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How Hard Can It Be: The Overhead Squat

How hard can an overhead squat be? You can squat and you can hold a bar overhead so you can obviously overhead squat. Kind of like how hot dogs taste good and so does cake, so obviously a hot dog cake would be delicious, right? No? There is obviously more to it than combining good things and assuming they work.

The overhead squat is a challenge of thoracic (upper body) stability, hip mobility, shoulder mobility, abdominal ability, and of course strength. So when someone can do an efficient overhead squat, they're basically showing that they have an ability that 99% of people do not. It's you body's way of bragging about it's athleticism.



Just the other day I had one of my athletes who struggles with imbalanced shoulders perform the Overhead Squat. Not only did he struggle with squatting to depth with the bar, he could barely hold the bar overhead without his shoulders stretching. It was a challenge for him to keep the bar locked out overhead.

So the first obstacle in overhead squatting is the overhead position. Common sense says to just hold the bar over your head right? Common sense is wrong. When we hold the bar over our head in this position we want to remember a few key things. First is to grip the bar wide. I teach athletes their grip by making them hold the bar in front of them at their hips, they then grip the bar wide enough so that when they lift their knees up it doesn't hit the bar. When the bar is overhead with a wide grip the next tip is to open your armpits. Hold the bar and turn your arms so that the pocket of your elbows and armpits face forward. One way to force this is to squeeze your shoulder blades and turn your arms under your wrists. Another thing to remember is that the bar should be behind your head over your shoulders. A lot of people naturally hold the bar directly over their head, and I tell them "Head through the window." The final tip for the overhead position is to pull the bar apart. A classic mistake that lifters make is trying to relax with the bar overhead. Instead you should actively squeeze the bar and pull it in opposite directions.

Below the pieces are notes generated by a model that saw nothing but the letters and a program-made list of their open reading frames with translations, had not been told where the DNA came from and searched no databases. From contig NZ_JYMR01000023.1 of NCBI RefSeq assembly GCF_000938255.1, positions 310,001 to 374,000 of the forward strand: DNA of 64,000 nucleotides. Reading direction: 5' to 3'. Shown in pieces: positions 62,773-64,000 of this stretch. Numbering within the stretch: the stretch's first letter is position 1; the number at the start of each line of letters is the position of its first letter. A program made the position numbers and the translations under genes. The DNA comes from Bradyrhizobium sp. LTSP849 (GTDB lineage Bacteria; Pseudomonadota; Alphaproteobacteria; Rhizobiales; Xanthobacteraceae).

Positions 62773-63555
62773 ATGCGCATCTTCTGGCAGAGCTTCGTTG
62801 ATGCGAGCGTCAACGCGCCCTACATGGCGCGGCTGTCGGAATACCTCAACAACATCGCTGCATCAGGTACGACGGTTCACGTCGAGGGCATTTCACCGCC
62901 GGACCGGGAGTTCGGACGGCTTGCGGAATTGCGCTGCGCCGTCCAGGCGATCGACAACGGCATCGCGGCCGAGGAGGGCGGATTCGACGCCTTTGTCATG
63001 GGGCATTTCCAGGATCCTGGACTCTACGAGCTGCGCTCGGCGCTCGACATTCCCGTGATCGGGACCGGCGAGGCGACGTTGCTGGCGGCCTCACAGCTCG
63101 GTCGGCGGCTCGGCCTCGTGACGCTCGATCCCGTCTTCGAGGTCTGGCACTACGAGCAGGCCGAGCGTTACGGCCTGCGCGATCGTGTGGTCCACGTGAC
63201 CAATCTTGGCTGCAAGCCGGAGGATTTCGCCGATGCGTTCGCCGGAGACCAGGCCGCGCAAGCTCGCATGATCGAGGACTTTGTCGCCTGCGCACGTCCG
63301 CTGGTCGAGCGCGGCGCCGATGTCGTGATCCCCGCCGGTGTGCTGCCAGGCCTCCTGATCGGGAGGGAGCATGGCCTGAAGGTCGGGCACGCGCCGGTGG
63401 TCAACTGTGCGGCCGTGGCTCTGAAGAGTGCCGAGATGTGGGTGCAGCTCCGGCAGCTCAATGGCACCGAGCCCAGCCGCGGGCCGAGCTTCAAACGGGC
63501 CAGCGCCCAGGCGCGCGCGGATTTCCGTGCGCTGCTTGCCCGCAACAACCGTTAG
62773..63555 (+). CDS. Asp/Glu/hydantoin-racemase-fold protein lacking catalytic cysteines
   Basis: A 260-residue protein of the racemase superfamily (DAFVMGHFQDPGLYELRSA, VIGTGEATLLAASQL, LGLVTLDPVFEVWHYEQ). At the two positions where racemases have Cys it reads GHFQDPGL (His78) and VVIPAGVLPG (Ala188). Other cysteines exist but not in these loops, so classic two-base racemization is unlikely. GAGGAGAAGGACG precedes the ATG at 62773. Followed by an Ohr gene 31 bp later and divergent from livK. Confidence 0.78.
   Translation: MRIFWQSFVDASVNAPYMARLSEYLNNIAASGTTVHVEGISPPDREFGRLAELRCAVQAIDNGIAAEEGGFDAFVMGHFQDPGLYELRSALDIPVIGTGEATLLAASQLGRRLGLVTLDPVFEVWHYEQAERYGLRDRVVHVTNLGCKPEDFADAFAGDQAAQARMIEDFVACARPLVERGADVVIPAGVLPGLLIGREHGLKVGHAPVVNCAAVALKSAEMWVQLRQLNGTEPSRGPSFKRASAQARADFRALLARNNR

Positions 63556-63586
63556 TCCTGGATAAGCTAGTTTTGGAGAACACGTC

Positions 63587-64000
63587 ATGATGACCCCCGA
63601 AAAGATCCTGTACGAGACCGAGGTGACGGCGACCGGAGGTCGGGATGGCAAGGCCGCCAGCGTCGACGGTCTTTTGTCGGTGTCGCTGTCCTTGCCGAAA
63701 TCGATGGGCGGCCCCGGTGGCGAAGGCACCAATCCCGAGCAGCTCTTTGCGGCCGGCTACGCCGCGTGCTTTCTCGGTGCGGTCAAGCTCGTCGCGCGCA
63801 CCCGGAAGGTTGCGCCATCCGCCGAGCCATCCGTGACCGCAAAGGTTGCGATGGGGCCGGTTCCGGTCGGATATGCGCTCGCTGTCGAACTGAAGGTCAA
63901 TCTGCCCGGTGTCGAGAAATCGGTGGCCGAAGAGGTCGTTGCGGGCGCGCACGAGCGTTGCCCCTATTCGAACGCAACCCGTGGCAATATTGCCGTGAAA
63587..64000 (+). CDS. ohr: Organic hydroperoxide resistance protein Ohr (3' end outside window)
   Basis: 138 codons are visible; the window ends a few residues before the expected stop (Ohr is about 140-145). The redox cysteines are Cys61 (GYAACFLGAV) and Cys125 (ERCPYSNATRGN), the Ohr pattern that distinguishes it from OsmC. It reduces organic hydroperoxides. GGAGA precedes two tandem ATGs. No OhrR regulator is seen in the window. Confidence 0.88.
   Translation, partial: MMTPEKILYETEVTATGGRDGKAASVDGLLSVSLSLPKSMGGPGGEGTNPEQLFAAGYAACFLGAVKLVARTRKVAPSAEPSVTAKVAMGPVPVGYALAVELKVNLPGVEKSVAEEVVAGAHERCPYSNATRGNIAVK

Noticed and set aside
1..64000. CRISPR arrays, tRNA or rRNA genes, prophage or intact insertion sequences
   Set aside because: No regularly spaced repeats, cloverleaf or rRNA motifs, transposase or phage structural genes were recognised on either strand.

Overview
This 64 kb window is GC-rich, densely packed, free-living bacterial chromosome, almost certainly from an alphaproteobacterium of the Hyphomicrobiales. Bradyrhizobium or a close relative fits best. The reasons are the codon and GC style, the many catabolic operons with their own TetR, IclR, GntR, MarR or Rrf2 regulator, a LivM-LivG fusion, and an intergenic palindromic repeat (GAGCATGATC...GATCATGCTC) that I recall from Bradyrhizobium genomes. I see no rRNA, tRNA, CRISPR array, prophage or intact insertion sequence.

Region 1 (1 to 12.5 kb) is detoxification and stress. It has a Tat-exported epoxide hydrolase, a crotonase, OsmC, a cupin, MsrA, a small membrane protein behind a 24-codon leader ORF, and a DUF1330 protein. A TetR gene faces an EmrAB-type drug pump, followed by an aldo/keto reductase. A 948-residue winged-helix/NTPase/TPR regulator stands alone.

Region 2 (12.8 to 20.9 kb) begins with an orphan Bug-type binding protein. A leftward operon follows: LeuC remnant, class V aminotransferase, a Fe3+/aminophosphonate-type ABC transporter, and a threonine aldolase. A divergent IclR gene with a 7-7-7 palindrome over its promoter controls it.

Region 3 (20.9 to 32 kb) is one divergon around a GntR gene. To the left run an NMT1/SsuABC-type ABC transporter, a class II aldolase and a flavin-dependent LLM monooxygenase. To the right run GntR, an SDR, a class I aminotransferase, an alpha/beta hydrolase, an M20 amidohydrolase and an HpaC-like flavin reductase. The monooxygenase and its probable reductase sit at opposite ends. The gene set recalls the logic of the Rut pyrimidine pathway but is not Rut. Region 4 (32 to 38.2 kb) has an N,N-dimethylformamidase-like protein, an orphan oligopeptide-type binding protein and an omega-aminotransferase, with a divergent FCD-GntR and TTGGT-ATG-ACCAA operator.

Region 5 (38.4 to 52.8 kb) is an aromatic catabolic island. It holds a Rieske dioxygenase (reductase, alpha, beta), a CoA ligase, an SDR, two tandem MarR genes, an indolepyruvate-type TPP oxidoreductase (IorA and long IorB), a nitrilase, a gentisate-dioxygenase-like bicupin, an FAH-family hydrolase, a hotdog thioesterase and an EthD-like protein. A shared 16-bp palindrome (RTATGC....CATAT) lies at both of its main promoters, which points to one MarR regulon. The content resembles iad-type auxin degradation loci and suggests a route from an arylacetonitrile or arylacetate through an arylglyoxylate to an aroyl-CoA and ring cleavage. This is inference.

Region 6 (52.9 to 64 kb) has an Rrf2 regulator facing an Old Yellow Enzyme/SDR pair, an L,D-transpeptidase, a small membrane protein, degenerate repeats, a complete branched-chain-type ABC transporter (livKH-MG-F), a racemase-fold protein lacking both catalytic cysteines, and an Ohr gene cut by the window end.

Now that you have the bar secure overhead it's time to squat right? Almost. Now we have to prepare for the squat. The first thing you need to do is create a lordotic curve in your lower back - pop your butt out - and sit all of your weight on your heels and pinky toes. As you lower yourself to the floor push your knees away from eachother while simultaneously driving your knees forward.

Now, what a lot of people don't realize is that the shoulder mobility and hip mobility are directly connected to each other. When you hold your hands over your head and squat down either your hands will fall forward or your squat will look awful. When your hips get tight, like in the bottom squat position, then your shoulders will feel that tightness. Unfortunately a lot of lifters will relax either their hips or shoulders  to compensate for each other and they will lose the bar. Aside from aggressive stretching prior to doing the overhead squat there are a couple of tips to finishing the bottom of the squat. The lower you get in the squat the more likely you will lose the bar, to fight this keep your head forward and pull the bar behind you. While squatting down don't think "Squat by bending my knees." Although this is accurate, you will miss some key body movements, instead think butt back and belly to the floor. If you try and squat by taking your stomach to the floor you will ensure that you get between your knees, and you will also keep your abs properly loaded.

After all of that is said and done, squat back up and claim your prize. Doing a proper overhead squat is a marker of a great athlete, and it puts you in a small category. You're a 1 percenter.

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About Me

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BS, MS - exercise Physiology
EPC - Board Certified Exercise Physiologist

Published Thesis
The impact of three different forms of warm up on performance


The Effects of Glucose Supplementation on Barbell Velocity and Fatiguability in Weightlifting - A pilot study"

Graduate from Midwestern State University, founder of Endunamoo Barbell Club, and Endunamoo Strength and Conditioning. Working to help athletes physically reach their goals and achieve scholarships while spiritually pouring into as many people as possible on all platforms.